Brothers William and Henry James are rightfully famous within their respective fields of philosophy/psychology and literature. But their influence on each other is seldom discussed, a failure remedied in J. C. Hallman’s Wm & H’ry, an outstanding overview of the voluminous correspondence between the two siblings.
Over eight hundred letters between William and Henry James survive, and to its credit, Wm & H’ry gets to the heart of their substance in its 122 pages. Hallman allows us glimpses at the actual content of the letters when needed but avoids bogging down the reader with unnecessary cribbing.
The collection is illuminating, from the origins of the term “stream of consciousness” to Henry James’s feelings about other writers (Balzac was a favorite). Even more interesting are discussions of literary technique, as when Henry notes the failure of written descriptions to impart the true experience of place: “It is impossible to stand to-day in the high, loose, sunny, haunted square of Winchelsea without wondering what [Thackeray] could have been thinking of…. What could he—yes—have been thinking of?”
Those were Henry’s own words, but Hallman is equally adept at commenting on the letters himself, as when he notes one of the many divergences between the two brothers: “Wm had come to conclude that the ability to state clear reasons for one’s thinking was the mark of genius; H’ry had grown only firmer in his belief that we need never attempt anything other than the slicing open of our veins to let the impressions flow.”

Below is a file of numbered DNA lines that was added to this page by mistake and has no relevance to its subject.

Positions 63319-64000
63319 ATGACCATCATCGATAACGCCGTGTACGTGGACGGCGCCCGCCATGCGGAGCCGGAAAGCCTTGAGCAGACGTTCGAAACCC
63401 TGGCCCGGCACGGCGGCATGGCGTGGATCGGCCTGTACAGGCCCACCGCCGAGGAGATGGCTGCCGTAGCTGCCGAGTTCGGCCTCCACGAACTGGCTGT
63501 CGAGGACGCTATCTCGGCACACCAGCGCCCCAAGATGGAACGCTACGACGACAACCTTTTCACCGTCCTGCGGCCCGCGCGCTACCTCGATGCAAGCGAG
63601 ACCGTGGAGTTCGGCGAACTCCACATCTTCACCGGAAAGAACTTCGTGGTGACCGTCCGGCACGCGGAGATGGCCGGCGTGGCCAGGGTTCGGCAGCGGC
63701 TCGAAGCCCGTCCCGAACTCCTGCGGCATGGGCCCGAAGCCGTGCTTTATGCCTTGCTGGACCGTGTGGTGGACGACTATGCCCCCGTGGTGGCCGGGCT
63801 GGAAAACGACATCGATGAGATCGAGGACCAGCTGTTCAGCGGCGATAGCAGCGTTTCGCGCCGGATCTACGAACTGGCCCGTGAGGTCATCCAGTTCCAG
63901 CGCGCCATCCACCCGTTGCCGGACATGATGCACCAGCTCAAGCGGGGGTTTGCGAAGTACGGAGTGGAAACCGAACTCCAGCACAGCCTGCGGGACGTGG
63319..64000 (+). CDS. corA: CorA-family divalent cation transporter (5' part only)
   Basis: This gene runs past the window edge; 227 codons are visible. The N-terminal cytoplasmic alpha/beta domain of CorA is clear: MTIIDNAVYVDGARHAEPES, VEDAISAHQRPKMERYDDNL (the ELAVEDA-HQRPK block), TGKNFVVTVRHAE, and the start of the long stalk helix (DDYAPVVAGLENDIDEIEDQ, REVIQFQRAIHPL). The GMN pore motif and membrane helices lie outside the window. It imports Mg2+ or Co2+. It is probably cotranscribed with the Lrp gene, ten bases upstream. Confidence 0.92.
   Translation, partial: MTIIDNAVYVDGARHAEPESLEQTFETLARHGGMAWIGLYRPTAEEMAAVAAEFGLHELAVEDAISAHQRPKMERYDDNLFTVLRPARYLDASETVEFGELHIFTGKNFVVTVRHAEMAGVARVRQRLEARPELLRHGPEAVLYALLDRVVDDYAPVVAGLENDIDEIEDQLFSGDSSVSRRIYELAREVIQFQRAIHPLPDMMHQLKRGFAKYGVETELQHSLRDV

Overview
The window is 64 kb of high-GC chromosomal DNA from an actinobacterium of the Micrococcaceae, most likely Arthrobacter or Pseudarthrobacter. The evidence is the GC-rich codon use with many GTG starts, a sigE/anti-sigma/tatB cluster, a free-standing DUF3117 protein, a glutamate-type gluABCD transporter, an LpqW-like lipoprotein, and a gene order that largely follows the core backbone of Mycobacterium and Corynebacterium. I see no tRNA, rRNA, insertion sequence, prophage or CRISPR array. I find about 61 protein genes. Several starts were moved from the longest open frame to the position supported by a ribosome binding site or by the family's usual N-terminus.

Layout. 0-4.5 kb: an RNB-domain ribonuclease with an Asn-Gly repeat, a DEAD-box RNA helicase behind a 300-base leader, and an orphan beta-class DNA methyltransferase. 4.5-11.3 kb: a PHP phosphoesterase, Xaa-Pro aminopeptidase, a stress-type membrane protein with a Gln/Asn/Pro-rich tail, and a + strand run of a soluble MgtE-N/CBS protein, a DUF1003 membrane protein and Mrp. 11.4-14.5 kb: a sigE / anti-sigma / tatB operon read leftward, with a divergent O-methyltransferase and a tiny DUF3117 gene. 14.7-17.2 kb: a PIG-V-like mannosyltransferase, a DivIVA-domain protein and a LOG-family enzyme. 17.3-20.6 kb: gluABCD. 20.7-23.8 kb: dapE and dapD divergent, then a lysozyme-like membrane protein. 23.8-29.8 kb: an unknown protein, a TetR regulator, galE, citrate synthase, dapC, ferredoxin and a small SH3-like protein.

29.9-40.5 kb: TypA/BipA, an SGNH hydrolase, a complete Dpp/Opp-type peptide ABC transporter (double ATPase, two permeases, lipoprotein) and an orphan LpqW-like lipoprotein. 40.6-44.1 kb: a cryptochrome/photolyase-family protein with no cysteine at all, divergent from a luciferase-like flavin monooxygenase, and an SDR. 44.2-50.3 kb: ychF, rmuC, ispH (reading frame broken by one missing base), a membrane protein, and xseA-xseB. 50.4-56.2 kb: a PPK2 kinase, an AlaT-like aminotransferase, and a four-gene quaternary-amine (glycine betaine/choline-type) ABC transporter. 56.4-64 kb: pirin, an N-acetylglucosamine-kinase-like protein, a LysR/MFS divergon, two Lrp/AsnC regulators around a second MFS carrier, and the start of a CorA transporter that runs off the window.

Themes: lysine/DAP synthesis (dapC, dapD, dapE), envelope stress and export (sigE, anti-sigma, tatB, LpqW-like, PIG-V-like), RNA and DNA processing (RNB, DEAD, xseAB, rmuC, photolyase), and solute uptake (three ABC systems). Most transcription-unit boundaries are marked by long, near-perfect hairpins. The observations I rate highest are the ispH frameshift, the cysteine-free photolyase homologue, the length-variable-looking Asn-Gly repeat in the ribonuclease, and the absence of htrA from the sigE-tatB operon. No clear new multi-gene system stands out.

Indeed, William, the author of Pragmatism, clearly had a different artistic sensibility than his brother, despite (or perhaps, because of) William’s beginnings as a painter. The intellectual rivalry of William and Henry is clear in these pages, as when we see William’s attempts to prod Henry in the direction of his own literary tastes. But brotherly compassion is present too, as William gently inquires about Henry’s failing efforts as a playwright. The brothers share their thoughts on many topics, including their physical ailments.
While it might have slowed the book a bit, standard numbered footnotes would have made finding the sources of quotations a bit easier. But it’s hard to quibble with Hallman’s chosen format: listing sources in the notes section and using the first few words of each quote as a marker. This method sacrifices expediency for intimacy, but in a book revealing the contents of once-private letters, perhaps erring on the side of intimacy is the right call.
As Hallman notes, most readers will arrive more aware of one brother’s work, whether William or Henry. Wm & H’ry does a great service in showing that these two extraordinary minds influenced each other at least as much as they influenced the students of their work.
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